'The Cut': Venice Review

Gordon Muehle
An Armenian blacksmith can't speak and doesn't seem to have all that much to say

Turkish-German director Fatih Akin completes his 'Love, Death and the Devil' trilogy with this drama starring French actor Tahar Rahim ('A Prophet')

VENICE -- A mute blacksmith father goes on a trip across the continents in search of his daughters in The Cut, an ambitious but only intermittently stirring historical epic from Turkish-German director Fatih Akin. It’s pretty remarkable that a director of Turkish origins has decided to tell a story that starts in the 1915 Ottoman Empire and in which an Armenian plays the lead, since that is the year the oft-denied genocide of the Armenians took place. But the narrative continues through 1923, pushing the fate of a people into the background for a rather generic search-and-survival story.

The third segment of the director’s Love, Death and the Devil trilogy, after the acclaimed Head-On and The Edge of Heaven, this will generate a decidedly more mixed response. However, the film has been presold in many territories, with a staggering 10 countries alone represented on the seemingly endless list of co-producers.

Nazaret Manoogian (French actor Tahar Rahim, from A Prophet) is a blacksmith in Mardin, a town in present-day Turkey near the border with Syria. His wife (Moroccan singer Hindi Zahra) and two young children, the twins Lucinee and Arsinee (Dina and Zein Fakhoury), are separated from him when the Ottomans join WWI and Nazar, like all Armenian men, is drafted and ends up being forced to work as a road builder in the desert.

The entire crew of Armenian workers is executed by a gang of bandits and mercenaries, though Nazar manages to survive because the thief (Bartu Kucukcaglayan) that’s supposed to slit his throat doesn’t really want to kill him, only making the titular cut on his neck. Despite the fact that it’s obviously a very calculated choice to have an Ottoman/Turk show some basic human decency and thus save an Armenian from becoming a victim of genocide, the two men’s complex rapport is believably sketched in just a few scenes. (That said, the exact details of why the Armenians have to die remain rather vague.)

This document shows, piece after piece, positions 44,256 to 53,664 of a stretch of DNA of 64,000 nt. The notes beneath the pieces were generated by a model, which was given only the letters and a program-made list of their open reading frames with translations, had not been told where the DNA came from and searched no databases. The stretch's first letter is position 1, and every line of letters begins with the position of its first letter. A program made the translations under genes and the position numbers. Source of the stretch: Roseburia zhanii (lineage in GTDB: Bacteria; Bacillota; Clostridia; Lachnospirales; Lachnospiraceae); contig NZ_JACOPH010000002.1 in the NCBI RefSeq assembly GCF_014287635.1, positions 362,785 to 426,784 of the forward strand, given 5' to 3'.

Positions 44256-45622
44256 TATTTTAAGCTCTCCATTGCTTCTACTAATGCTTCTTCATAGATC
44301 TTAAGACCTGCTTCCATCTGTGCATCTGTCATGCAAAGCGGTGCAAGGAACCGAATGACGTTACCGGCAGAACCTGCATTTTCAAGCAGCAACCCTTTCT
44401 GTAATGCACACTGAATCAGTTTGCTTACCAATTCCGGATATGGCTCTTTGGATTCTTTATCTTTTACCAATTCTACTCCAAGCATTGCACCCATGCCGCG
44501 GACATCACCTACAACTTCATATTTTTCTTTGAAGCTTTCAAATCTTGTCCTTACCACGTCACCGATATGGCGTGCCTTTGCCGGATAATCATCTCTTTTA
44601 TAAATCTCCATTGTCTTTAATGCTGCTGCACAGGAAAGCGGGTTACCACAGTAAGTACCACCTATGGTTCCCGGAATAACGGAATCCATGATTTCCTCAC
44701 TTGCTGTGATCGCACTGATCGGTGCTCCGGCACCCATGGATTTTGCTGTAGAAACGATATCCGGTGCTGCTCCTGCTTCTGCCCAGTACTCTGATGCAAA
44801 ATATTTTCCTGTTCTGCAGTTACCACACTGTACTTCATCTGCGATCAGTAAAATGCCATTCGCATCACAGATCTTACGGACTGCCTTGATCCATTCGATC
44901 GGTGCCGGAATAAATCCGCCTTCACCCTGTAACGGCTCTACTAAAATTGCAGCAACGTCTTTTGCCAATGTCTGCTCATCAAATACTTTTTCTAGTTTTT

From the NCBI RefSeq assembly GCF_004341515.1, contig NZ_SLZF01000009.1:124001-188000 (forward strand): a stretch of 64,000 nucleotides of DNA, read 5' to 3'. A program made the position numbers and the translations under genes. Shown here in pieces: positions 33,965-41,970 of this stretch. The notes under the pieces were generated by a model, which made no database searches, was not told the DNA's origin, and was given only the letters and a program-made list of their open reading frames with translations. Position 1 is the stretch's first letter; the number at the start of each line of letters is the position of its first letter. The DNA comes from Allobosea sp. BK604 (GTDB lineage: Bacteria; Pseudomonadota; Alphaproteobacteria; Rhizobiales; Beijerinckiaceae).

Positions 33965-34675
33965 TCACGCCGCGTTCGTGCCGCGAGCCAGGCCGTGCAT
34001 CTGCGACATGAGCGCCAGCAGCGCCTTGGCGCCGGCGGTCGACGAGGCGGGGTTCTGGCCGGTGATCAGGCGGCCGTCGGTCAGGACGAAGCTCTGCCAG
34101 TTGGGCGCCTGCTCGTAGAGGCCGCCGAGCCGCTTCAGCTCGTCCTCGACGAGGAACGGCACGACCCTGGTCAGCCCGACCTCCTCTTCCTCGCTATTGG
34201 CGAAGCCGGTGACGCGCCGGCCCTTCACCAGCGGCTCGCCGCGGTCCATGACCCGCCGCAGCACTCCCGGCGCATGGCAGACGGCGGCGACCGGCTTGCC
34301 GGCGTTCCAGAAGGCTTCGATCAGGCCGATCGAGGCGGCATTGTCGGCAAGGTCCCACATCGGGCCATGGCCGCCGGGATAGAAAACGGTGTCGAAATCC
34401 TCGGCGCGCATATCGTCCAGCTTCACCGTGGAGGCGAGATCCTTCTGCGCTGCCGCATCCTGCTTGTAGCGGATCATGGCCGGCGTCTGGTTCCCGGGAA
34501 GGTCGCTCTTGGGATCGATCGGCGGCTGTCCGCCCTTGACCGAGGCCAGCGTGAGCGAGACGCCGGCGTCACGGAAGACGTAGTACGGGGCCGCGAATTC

One of the best shots in the entire film is also part of this sequence, as Nazaret, lying on the ground with his hands tied behind his back, wakes up the next morning next to the lifeless body of one of his co-workers. Since he’s also lost his voice, apparently because the cut damaged his vocal cords, Nazar can’t do anything but nudge his forehead against that of his dead fellow Armenian, a wordless gesture that suggests respect, compassion and desperation all at once.

Unfortunately, the rest of the film contains only a few other moments that are that expressive and touching, moments that are scattered amidst long stretches in which Nazar is on the move and tries to survive but in which barely anything that happens throws some new light on what Nazar thinks or feels. After escaping certain death, Manoogian has to hide his Armenian identity from Bedouins and the inhabitants of Aleppo (now in Syria), where he ends up working for a kind soap manufacturer (Palestinian-Israeli actor Makram J. Khoury). When WWI ends in 1918, the Ottoman occupiers are violently chased out of town by the angry locals, though Nazar stops throwing stones like those around him when a young Turkish boy is hit.